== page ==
Election Day is the day for general elections of public officials in the U.S. It is set by statute as “the Tuesday next after the first Monday in the month of November.” This year, Election Day is Nov. 7.
For federal offices such as president, vice president and members of Congress, and for most governors, Election Day occurs in even-numbered years. Presidential elections are held every four years, during which electors for president and vice president are chosen according to methods determined by each state.
Elections to the House and the Senate are held every two years. All representatives serving two-year terms while senators hold office for six years. One third of the Senate is elected in any general election.
General elections in which presidential candidates are not on the ballot are known as ”midterm elections.” Terms for those elected begin in January of the following year. The president and vice president are sworn in on Inauguration Day, which is usually Jan. 20 and is a federal holiday.
Many state and local offices are also elected on Election Day. Several states including Ohio had issues on the ballot related to abortion and other issues that may factor in next year’s presidential election.
The fact that Election Day falls on a Tuesday has become controversial in recent years as many people might be unable to vote because of their job. Congress mandated a uniform date for presidential and congressional elections, though early and mail-in voting are authorized in many states, extending the voting period.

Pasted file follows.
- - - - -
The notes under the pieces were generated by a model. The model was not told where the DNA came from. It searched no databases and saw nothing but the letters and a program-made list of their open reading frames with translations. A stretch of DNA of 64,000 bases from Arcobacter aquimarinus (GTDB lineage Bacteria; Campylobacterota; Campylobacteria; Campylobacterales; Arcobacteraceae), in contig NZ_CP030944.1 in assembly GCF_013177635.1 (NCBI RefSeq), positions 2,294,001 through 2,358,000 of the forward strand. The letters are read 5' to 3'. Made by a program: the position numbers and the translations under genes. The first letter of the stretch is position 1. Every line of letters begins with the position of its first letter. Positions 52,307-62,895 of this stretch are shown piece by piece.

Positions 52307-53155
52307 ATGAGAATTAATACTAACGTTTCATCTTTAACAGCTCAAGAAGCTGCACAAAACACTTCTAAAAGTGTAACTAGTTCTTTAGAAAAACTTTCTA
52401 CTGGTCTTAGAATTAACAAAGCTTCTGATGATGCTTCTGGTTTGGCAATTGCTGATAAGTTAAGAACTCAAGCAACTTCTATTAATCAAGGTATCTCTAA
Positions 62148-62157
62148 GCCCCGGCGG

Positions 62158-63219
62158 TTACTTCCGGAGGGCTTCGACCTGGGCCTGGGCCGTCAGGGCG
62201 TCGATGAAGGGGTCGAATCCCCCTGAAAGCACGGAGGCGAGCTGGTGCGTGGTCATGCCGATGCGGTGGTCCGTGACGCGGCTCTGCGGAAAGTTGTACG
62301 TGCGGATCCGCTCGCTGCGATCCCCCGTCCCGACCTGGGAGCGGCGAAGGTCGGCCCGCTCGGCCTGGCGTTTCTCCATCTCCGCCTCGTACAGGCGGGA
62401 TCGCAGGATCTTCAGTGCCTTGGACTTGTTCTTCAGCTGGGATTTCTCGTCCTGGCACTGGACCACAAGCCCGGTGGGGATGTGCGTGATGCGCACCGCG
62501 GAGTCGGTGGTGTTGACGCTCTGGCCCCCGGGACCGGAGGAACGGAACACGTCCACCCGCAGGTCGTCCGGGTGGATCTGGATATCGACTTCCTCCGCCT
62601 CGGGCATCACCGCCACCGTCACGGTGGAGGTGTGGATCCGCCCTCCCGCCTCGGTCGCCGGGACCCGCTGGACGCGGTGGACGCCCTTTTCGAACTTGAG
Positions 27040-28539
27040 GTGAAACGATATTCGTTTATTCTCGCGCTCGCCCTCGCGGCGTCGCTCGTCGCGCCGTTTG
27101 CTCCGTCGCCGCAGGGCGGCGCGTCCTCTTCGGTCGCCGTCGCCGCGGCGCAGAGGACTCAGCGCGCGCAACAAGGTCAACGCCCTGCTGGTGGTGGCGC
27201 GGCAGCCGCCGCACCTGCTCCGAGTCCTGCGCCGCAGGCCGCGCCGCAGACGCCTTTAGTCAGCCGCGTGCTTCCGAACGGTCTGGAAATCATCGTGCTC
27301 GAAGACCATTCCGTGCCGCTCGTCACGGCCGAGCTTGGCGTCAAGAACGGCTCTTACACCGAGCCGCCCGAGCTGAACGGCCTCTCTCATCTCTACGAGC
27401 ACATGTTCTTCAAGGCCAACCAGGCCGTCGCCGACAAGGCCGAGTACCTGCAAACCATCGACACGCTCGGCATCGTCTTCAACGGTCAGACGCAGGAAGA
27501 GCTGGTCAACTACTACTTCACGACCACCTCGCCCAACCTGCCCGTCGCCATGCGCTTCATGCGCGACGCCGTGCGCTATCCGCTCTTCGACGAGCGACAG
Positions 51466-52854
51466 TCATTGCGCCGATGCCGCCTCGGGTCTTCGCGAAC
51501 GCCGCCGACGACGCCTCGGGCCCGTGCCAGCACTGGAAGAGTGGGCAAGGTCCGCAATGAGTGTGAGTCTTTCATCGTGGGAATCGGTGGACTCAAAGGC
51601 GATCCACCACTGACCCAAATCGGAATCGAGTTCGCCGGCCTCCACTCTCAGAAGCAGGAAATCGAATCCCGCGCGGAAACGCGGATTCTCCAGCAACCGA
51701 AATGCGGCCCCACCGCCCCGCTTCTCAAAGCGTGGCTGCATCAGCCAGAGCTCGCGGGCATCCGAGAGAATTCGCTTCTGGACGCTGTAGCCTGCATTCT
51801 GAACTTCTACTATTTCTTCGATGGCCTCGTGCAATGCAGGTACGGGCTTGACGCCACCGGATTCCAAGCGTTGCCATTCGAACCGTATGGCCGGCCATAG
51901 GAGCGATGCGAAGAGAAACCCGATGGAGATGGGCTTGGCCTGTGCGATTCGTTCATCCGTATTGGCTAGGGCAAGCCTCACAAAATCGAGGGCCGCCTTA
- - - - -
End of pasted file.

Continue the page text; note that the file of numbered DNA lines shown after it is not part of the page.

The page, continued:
On Tuesday, Rep. Brian Fitzpatrick, R-Pa., introduced legislation to make Election Day a federally recognized holiday, which would give civil servants the day off. Similar legislation has been proposed in both chambers in past years, though no such bill has passed.
Which states make Election Day a holiday?
More than a third of states have some form of Election Day holiday.
Indiana, West Virginia and Wisconsin have the broadest Election Day holiday policies, while Florida, Hawaii, Maryland, Montana, New Jersey, New York, North Carolina and Virginia classify general elections as holidays. Delaware, Louisiana, Michigan and New Hampshire provide time off in biennial, even-year elections, like this one, while Illinois approved a temporary law that made Election Day 2022 a legal holiday. The measure expires in 2023.
California mandates that employees otherwise unable to vote must be allowed two hours off with pay on Election Day, at the beginning or end of a shift. Pennsylvania classifies the third Tuesday in February (primary election day) and the first Tuesday after the first Monday in November (general election day) as legal half-holidays. General elections for president are considered a state holiday in Kentucky.
Though election day is not a federal holiday, “Democracy Day,” to coincide with Election Day, has been proposed as a federal holiday, and some have suggested moving election day to the weekend to make voting easier. Bills to enshrine these ideas into law have made little headway in Congress. Some employers voluntarily give employees paid time off on Election Day.
Can federal employees take time off to vote?
Federal workers may take up to four hours of administrative leave to vote in federal, state, local, tribal, and territorial elections. They may also use up to four hours of administrative leave per year to serve as non-partisan poll workers or observers.
There are 12 federal holidays: New Year’s Day, Martin Luther King Jr. Day, Inauguration Day, George Washington’s birthday, Memorial Day, Juneteenth, Independence Day, Labor Day, Columbus Day, Veterans Day, Thanksgiving Day and Christmas Day. Election Day is not a federal holiday.